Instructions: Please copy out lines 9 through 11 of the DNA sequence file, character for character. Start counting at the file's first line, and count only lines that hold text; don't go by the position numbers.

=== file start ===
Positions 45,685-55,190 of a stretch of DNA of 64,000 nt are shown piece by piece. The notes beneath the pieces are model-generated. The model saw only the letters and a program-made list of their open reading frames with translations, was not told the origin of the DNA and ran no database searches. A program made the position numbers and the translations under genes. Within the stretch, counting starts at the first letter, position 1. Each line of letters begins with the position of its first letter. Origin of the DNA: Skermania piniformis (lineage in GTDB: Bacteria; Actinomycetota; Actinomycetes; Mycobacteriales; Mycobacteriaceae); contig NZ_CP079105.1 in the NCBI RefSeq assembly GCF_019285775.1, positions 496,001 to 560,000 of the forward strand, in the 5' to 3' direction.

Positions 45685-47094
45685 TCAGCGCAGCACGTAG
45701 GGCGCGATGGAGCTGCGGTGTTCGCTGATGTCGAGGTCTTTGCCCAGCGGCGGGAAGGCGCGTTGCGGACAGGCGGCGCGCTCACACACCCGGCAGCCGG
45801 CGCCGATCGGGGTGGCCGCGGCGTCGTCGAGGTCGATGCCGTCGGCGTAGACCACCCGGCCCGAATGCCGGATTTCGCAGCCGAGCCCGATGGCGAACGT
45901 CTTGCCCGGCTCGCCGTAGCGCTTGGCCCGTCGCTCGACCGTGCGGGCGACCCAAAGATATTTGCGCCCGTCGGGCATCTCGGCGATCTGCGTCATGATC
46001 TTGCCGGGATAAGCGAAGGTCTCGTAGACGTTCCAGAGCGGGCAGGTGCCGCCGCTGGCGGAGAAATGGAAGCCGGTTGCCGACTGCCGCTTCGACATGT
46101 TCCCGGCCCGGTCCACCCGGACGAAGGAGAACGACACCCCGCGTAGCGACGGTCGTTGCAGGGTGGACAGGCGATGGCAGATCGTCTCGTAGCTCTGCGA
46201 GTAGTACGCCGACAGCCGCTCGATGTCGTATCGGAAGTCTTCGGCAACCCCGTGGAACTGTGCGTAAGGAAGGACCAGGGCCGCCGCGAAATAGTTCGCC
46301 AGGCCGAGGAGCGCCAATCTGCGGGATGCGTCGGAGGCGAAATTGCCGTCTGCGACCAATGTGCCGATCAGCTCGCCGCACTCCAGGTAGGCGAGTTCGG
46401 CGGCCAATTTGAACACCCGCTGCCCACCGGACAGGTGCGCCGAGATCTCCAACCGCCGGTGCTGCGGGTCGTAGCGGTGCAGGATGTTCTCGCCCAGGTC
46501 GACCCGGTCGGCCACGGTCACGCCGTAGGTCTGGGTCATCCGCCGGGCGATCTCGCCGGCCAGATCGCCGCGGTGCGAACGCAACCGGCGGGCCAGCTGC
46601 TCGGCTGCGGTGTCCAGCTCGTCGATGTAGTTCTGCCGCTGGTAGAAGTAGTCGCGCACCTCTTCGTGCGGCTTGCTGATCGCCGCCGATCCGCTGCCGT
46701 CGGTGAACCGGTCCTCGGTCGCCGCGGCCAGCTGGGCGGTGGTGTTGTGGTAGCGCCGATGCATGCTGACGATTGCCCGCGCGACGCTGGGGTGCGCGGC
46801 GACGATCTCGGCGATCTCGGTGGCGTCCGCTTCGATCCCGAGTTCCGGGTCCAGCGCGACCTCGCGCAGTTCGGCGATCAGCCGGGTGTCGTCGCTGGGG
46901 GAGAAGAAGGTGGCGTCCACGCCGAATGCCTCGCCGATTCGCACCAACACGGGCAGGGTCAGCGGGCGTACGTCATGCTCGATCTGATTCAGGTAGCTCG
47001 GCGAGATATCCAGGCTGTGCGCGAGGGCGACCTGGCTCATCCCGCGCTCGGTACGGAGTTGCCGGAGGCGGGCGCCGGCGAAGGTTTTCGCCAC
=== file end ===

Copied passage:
46201 GTAGTACGCCGACAGCCGCTCGATGTCGTATCGGAAGTCTTCGGCAACCCCGTGGAACTGTGCGTAAGGAAGGACCAGGGCCGCCGCGAAATAGTTCGCC
46301 AGGCCGAGGAGCGCCAATCTGCGGGATGCGTCGGAGGCGAAATTGCCGTCTGCGACCAATGTGCCGATCAGCTCGCCGCACTCCAGGTAGGCGAGTTCGG
46401 CGGCCAATTTGAACACCCGCTGCCCACCGGACAGGTGCGCCGAGATCTCCAACCGCCGGTGCTGCGGGTCGTAGCGGTGCAGGATGTTCTCGCCCAGGTC